i sought out the quakers while i was there; found them on a hill in shin chon, facing a huge mountain that had a tunnel and a major highway right through it, so one could hear the roar of cars coming out of the tunnel, just below, yet the neighborhood had a well-kept, tidy feeling to it. the quakers, they told me at work, were dangerous, too well associated with unification forces- watch out. ham sokh hohn, a famous korean quaker, very old guy who i'd met in iowa, may have actually died at that point, i'm not sure; it was about 1987. not too many of them spoke english, and they seemed busy, but were friendly enough, and welcoming. another time i fell in with some american soldiers, who were friendly enough in their social time, and easily shared the provisions that only they as soldiers could buy, such as maxwell house coffee and blue ribbon beer. one once told me, seoul here is a big social scene, golf course, easy life, but up there at the dmz, they have a mission. care to tell me what that is? i asked. to have a presence, he said. the irony of the statement stuck me like a hammer, even at the time. your mission is to be there? i knew it was more than that, yes, i knew the history, and i kept silent.

years later, i've come to realize that the dmz itself, which i had never actually visited, had become a huge wildlife preserve, a strip across the peninsula virtually untouched by humans for over fifty years. the military standoff that has occurred steadily over that strip- they never declared the war over, after all- has meant that no person dared step in that area at all, and no one has. from the point of view of the various species on the peninsula, i'm sure it's been a godsend, for each, both north and south, of the koreas has devastated its resources and ravaged the peninsula in their own ways. and maybe that was the whole point- why would it be in anyone's interest to divide the koreas for any other reason? it's beyond being about ideology- though i'm sure that, if the ideology has anything to do with national autonomy, as it does for the north, that would be enough to sustain a conflict for at least twenty years beyond the point where "communism" would be no longer worth fighting to preserve. to the south, northerners appear, when they sneak through to the south, as if they were underground for years, hidden away from the world, totally unable to understand things such as a subway, a skyscraper, a personal internet connection. i don't know if it's still like that; i imagine that, as in taiwan and china, there is more and more actual contact between the two peoples. and that is surely good, even if it's tinged with conflict or misunderstanding; what else can one do? live forever in denial?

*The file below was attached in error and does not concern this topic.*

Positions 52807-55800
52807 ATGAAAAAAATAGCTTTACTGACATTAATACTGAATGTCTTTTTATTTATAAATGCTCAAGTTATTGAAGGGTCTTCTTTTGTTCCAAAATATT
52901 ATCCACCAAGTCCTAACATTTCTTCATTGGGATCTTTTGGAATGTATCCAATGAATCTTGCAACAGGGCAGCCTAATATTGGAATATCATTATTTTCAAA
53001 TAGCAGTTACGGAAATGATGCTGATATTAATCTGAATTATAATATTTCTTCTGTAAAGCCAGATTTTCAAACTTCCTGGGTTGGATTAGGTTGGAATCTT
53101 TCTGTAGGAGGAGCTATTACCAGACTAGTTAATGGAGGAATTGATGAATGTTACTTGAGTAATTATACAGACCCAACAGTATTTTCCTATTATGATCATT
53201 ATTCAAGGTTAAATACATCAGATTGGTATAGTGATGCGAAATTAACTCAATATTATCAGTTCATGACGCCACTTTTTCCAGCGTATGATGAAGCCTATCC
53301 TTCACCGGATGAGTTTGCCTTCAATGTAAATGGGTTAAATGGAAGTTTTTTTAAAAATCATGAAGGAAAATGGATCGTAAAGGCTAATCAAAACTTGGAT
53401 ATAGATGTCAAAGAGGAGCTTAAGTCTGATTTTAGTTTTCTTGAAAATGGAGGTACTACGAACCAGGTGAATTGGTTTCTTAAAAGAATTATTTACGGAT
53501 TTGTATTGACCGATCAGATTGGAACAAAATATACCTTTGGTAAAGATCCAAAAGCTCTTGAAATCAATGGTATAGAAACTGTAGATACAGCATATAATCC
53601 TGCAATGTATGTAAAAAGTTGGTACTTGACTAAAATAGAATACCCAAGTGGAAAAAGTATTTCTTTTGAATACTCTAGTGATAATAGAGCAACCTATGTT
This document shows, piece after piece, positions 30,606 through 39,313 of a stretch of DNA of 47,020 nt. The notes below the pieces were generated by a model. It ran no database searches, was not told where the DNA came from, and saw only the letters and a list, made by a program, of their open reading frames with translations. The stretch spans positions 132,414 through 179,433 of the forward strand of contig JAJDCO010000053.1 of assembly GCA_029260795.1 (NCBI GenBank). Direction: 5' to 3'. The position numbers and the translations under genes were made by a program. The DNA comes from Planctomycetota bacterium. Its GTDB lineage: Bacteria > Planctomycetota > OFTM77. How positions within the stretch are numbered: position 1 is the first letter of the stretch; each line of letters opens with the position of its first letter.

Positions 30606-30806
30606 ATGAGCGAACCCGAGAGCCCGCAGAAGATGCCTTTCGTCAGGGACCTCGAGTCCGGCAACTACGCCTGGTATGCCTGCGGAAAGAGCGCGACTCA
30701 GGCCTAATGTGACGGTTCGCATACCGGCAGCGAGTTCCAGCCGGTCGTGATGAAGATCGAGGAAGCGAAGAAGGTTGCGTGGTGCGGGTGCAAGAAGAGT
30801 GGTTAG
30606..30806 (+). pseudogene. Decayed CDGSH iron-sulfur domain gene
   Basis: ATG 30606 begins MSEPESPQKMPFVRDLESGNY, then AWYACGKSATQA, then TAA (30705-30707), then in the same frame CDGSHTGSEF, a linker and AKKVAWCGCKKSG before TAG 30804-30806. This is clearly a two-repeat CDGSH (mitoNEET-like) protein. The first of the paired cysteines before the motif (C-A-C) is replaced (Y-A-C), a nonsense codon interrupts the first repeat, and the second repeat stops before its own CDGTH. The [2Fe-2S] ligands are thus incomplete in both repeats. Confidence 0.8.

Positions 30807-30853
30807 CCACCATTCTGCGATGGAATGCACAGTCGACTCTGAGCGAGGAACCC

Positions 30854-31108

Saturday, August 02, 2008

a lot going on, a lot to say, but the work weblog has gone totally mute- in protest i might add- more about that later- and this one filling up a little with pop art. other pop art is going on the quaker blog, the pop gallery, or the siu pop art collection; why spread it out? no reason, but things being as they are, it's about all i can do late at night.

but before i bore you to tears with my rant about how i grade at night 'til i fall asleep, bring mountains of grading home over the weekend, and angrily admit that i have to devalue the writing curriculum to, in essence, do what everyone else does, i.e. smile and stop giving homework, i'll tell you what i'd rather be doing, at least if i could read in my free time.

brother, can you spare a billion? -ethan zuckerman's scary story about inflation in zimbabwe

joi ito's freesouls project- which i don't totally understand...

principle wanted- mine- this is truly the writing project i'd like to be working on, and in fact think about it, sometimes, when i'm not thoroughly occupied with other things. i'd like to tell you about it, and, in fact, that would be on the work weblog, but i've been so tied up, i've become unable to post anything there- so i've just decided to let it go. let them come here, if they really want, or, better, just read it, as it slowly pulls together, and, as i should get some time off in about a week- maybe it'll see some organization.

more on all of this stuff a.s.a.p....back to grading for now (sat. night!!!) as, you have to do this stuff, some of it anyway, while the kids are asleep. here's more student-pop. maybe i'll organize this someday also. it is, after all, about them- why i stay up; why i get mad; why i'm beat, at the moment.

happy birthday, btw- to jen; to peggy; to an old friend, p.v., from crystal drive in mt. lebanon. didn't think i'd remember, maybe, but i did. yes, it's hot here, but the earth is turning, and that's good....take care all.